As I mentioned before, I love the program. Thank you so much for bringing so many riveting subjects to public attention. You reach more places than you might imagine!

    M. Allison Graham

    • Potter

      Well I guess it took such an irritation to get Ms. Graham to finally write in with an appreciation about what she likes.

      As far as the annoyances, I of course have my own and struggle to understand through heavy accents and personality tics that annoy me.. but never to the extent that I would throw a piece of clay at the wall.. Thank goodness for the back button on my ipod. More of my need to reverse has to do with comprehension and contemplation of a point being made.

      I also hate the way the word “like” has been hijacked (“I’m like”……) or “go” or “goes” in place of the word “said” or “says”. But I realize that it’s that I am getting annoyed when it’s useless distracts me. It’s an uphill battle to stop the language from changing especially in such a large and varied country as we have. It bothers me- but I, like, have to work on myself.

  • Sienna

    Great show Chris as usual.
    Reading margaret graham comments reminded me that it’s been a while since you had Slavoj Zizek on your show… Bring him back; he is such a great guest. Actually a show with Slavoj and Blyth would be a hoot (make a two hours show please).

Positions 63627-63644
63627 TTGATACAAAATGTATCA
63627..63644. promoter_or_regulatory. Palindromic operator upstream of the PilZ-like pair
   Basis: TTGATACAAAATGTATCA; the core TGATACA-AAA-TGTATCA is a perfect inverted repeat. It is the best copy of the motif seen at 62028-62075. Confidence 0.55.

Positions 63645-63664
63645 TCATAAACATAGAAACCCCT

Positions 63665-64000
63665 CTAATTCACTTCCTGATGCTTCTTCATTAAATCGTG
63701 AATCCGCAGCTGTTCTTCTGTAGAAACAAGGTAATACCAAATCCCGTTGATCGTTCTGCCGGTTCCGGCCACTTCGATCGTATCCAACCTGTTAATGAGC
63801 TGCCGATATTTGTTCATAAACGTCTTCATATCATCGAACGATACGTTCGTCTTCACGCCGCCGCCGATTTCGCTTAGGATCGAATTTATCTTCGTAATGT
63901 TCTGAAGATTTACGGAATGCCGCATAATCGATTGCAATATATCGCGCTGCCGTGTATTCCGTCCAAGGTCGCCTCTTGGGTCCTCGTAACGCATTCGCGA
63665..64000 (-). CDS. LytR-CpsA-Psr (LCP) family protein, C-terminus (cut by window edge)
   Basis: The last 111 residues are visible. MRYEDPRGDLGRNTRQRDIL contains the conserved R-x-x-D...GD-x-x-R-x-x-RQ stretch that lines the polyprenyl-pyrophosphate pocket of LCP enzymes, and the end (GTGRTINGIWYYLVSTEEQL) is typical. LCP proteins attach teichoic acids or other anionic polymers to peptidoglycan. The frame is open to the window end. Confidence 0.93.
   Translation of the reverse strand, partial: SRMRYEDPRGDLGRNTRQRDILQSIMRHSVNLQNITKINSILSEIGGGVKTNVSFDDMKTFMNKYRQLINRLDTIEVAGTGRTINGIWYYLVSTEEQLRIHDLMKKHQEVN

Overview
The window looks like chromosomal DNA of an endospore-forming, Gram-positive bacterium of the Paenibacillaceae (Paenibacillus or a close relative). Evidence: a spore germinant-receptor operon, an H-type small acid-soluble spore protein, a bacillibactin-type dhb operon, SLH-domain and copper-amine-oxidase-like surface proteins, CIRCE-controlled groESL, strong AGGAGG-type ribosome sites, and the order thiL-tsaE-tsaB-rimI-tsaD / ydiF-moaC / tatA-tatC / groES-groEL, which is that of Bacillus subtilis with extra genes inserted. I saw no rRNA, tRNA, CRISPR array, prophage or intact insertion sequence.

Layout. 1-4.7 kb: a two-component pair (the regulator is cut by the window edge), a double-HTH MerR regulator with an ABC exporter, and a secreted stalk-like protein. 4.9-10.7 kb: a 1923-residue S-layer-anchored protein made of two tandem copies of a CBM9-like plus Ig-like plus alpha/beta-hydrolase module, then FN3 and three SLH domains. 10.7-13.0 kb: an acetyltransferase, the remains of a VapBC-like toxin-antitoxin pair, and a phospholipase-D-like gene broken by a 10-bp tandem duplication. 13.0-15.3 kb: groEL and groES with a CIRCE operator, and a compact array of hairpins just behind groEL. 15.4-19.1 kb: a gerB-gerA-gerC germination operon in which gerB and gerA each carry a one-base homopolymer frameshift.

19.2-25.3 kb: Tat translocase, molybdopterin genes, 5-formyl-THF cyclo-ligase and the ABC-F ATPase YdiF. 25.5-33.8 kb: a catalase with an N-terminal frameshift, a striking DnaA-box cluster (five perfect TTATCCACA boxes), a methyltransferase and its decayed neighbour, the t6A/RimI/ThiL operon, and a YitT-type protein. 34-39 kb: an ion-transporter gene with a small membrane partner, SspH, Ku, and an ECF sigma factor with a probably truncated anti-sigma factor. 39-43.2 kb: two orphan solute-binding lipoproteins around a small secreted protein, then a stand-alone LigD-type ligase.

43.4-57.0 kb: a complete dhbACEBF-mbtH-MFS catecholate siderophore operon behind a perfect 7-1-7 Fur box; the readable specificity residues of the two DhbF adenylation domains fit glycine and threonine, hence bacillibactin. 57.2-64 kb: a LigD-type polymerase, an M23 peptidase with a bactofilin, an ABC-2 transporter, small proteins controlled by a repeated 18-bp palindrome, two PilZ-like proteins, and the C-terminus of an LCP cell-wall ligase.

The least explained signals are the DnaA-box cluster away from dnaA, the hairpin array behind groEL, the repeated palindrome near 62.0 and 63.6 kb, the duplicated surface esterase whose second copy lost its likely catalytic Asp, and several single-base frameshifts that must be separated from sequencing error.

• Potter

    I looked up from the news the other day and said “My goodness, we are at war with Pakistan!!”

    I think if we just left, and let the Afghan Taliban do whatever they will, let the Pakistani’s fix their own problems, it could not be worse.

    I heard Karzai this morning on the BBC asking ( (threatening) for aid to continue even after we leave lest things fall apart. I think things will fall apart regardless. I don’t usually speak like an isolationist, and I am not, but it’s time we just left. I get the sense that the military is growing more and more angry in a dysfunctional Pakistan and this is not making us safer.

    It’s been amazing to hear this Another Pakistan series which has so many mature voices of wisdom and learning as well as youthful talent. They seem to be so disconnected from, or have such little influence on the political situation. It’s hard to see how this broken country gets fixed.

    Yes! Bring on Zizek and Blyth and Etgar Keret too!

  • Jeech

    I couldn’t listen to the program (due to some reasons) but still, would like to share my views as you allow.

    1- The “doubt policy” for Pakistan from Obama administration is the main cause that has led the relationship degress*. Nothing happened accidently, all it rooted with carefully administered policy. What derived the US to design and execute the policy have though, saveral important reasons but now the US has to pay for the consquences. Wish, they could realise they’ve made a huge mistake! What it got absolutely free from the blindly friend, Pakistan including routs, supply, bases and most importantly human lives have no longer on sale either.